Well, they do what they’re told to do, and they take the cup to the master of ceremonies, who is, by the way, the first one who would be upset about the lack of wine, because he’s kind of running the show and all of that. So he’s aware of the issue. There’s this little bit of suspense because the servants know what just happened, but he doesn’t. And so what’s, what else is going to shake out what what’s going to happen here? Well, don’t miss what happens. This wine is so good. That even though he’s a little bit tipsy, he can tell that this is superior wine. In fact, so superior that it is literally remarkable. He’s got to call the bridegroom over and go, dude. That is legit wine right there. Okay, thank you. So Jesus doesn’t just make more wine for the revelers. He makes the finest wine they’ve ever had. And then we come to verse 11, which feels key to understanding all this what Jesus did here in Cana of Galilee, was the first of the signs. The first of Jesus’s what? Not miracles. That’s a different word. Yes, it’s a miracle. But John could have said the first of his miracles No, he uses the word sign. And sign is significant. Because a sign always invites you to look beyond it to what it’s telling you about or pointing to. I’m taking my daughter to yellow stone in about a month, there’s a good chance we will take a selfie in front of the Welcome to Yellowstone sign. And then we’re gonna go into the park. Right, we’re not gonna turn around and go home at that point, you got to look beyond the sign you got to enter into where it’s pointing. That’s so helpful for us understanding Jesus’s miracles. He’s not doing magic tricks to impress people, even if these are real magic tricks. Every miracle is a pointer to something greater. And so we got to ask the question to what, to what exactly. Alright, so we’ve got the wine. Let’s look at the sign. Another pass through the story, if you don’t mind. So the first hint that we’re dealing with assigned as income in verse 11, it’s actually in Jesus’s response to marry. Now nevermind that sort of Curt reply woman while you’re involving me in this, but he also says something else I didn’t look at last time out. He says, My hour has not yet come. There’s no explanation here just leaves that you better understand what he’s talking about. Well, if you were to read the rest of John, which of course you should, and like all good books, it’s meant to be reread. And as you reread it, you catch more and more. So you read through it the first time and you go, wow, he keeps talking about this hour, and then you go back, you read it again. And you go this is the first time I’ve heard this. Okay, interesting. So what exactly is the hour? It always refers to the climax of Christ’s ministry, his crucifixion, His resurrection, His glorification, everything we celebrate this weekend. So here you have it in John chapter 12, for example, verses 23 and 24. The hour has come for the Son of Man to be glorified. There’s the glorification, right? Very truly I tell you, Unless a kernel of wheat falls to the ground and dies, there’s the crucifixion, it remains only a single seed, but if it dies, produces many seeds hinting out the resurrection, of course. Okay, so My hour has not yet come. But Mary’s not asking him to die and rise again, right here. She’s not saying Well, look, there’s across our back, let’s just do this thing. She’s talking about making wine.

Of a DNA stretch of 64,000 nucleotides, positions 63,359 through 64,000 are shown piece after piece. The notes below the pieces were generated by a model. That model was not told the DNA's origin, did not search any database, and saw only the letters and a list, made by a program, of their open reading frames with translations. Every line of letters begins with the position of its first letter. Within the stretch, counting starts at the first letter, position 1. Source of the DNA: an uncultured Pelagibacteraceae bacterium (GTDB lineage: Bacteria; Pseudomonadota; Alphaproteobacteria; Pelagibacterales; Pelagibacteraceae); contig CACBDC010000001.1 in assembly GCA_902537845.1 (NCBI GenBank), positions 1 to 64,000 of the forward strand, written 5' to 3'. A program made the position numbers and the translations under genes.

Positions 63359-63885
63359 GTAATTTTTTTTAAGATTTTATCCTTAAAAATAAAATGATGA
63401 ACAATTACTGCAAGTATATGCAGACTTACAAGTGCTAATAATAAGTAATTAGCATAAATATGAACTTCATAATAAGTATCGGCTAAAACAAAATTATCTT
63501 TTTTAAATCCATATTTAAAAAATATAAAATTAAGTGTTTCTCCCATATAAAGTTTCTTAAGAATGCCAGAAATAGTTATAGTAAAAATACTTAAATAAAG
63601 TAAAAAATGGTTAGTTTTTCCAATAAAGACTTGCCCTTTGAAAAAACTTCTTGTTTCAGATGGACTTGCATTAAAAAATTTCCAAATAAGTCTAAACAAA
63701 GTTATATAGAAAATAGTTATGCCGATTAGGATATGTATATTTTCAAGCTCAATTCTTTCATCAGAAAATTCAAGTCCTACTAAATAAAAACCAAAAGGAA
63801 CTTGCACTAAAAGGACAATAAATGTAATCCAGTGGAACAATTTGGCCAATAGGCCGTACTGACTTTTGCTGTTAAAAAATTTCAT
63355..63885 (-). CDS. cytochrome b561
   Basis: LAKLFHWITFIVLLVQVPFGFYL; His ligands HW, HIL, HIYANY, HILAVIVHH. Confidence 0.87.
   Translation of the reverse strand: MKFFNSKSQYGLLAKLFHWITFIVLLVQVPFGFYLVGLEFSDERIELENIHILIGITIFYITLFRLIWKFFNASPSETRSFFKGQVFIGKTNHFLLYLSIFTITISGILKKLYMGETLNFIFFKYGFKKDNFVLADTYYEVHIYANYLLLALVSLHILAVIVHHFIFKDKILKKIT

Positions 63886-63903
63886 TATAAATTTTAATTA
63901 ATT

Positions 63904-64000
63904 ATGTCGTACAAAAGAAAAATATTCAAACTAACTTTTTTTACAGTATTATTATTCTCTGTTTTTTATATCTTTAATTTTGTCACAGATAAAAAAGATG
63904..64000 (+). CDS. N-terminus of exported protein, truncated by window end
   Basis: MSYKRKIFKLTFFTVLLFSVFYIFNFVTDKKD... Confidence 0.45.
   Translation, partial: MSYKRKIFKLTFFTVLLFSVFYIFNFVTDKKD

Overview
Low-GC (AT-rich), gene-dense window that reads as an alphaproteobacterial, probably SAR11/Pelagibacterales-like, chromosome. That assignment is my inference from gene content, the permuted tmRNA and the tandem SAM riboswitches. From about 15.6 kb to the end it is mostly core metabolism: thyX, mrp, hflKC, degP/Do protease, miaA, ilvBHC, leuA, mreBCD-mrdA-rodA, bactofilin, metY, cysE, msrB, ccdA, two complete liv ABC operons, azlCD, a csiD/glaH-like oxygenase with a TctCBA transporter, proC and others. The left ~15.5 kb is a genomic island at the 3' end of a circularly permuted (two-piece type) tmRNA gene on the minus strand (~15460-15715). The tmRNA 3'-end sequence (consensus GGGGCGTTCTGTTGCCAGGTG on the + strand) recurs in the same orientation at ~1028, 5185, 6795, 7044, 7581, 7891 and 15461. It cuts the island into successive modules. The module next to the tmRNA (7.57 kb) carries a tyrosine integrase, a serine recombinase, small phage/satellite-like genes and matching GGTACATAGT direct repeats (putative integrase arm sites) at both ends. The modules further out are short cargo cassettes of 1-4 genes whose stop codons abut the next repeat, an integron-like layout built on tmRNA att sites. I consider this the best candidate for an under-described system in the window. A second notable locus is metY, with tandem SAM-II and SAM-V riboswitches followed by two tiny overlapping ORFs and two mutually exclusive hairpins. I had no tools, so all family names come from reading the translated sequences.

So why does Jesus say My hour has not yet come in John’s gospel, especially sitting on four Gospels, Jesus is almost always talking on a different plane than everybody else. Like they’re talking in literal terms. And he’s got this deep spiritual understanding of all that being said, so Mary, saying, hey, I want to make sure my friends aren’t embarrassed. And Jesus is saying, I’ve read the prophets, they were talking about me. And when they describe the age that I will bring, they describe it in terms of an abundance of wine. We got to talk about that. It’s what Jesus is saying, Robert, read the passage for us, Amos 913. And 14, the days are coming, declares the Lord, when the Reaper will be overtaken by the ploughman and the planter by the one treading grapes, you see what is being said there, the harvest that’s coming is going to be so plentiful, you won’t even have finished harvesting it by the time you need to start planting, again, new wine will drip from the mountains and flow from all the hills, and I will bring my people Israel back from exile, they will rebuild the ruined cities and live in them, they will plant vineyards and drink their wine, they will make gardens and eat their fruit. And Jesus says what you’re asking me to do, that’s a wine dripping from the mountains sort of moment. And it happens at a wedding. That’s really significant to Jesus’s first sign takes place at a wedding. It is no coincidence. There are no coincidences with Jesus. This is a sign pointing to the wedding yet to come. How Jesus describes the coming age, the wedding supper of the Lamb of God and His bride, the Church. That by the way, he tells us his last supper is next time he’s going to drink wine, actually. So he’s waiting for us and tell them don’t miss the point that unlike the unnamed bridegroom, in this story, Jesus provides abundantly he doesn’t run out. He’s in no danger of shaming himself, or any of us He is the true and better bridegroom. In fact, he provides not just 150 gallons of wine, which would be impressive. But uh, well, from what you can keep drawing why? That’s the abundance of His provision. It’s kind of the point, isn’t it? I feel like now we’re starting to get the message of this story. We run out. But Jesus comes to bring more and better if we run out of not just wine but all sorts of things. We run out of pleasure and joy and security and comfort and all these things. Usually, like the guests in this story because of bad choices we make not exclusively, but oftentimes are bad choices other people are making around us. Like I think the parable of the prodigal son, he ran out of his inheritance and all of his money he because he was squandering it wine and prostitutes and things like that and yet how does God respond? You ran out cuz you’re making bad choices come to me. I can give you more in the prodigal comes home and his dad doesn’t say no that was under your inheritance, man. Sorry. And pig’s lap. Wish we could presumably says slaughter the fattened calf like it’s time for a feast. I will give you more and better this takes us back to the original question. What is Jesus doing? Providing wine for a group like this is showing us what he came to do? The intoxicating grace he came to bring. I’m always worried that people think that following Jesus means missing out on something in this life. What we learned in this story is it’s exactly the opposite. It’s those who don’t follow Jesus who missed out but it goes deeper even than that. We got to go back to those stone jars remember ask the question why all that energy to fill them and not use them? And just sort of left you hanging there hoping that was irritating to you actually and that you like you’ve been waiting for the answer that question for a while. Okay, preacher trick and all that. Now remember, these jars are for the ceremonial washing, where you try to make yourself pure enough to come before God. This ceremonial washing is itself a pointer. Now the washing is the sacrificial system, all of this the Old Testament is a pointer saying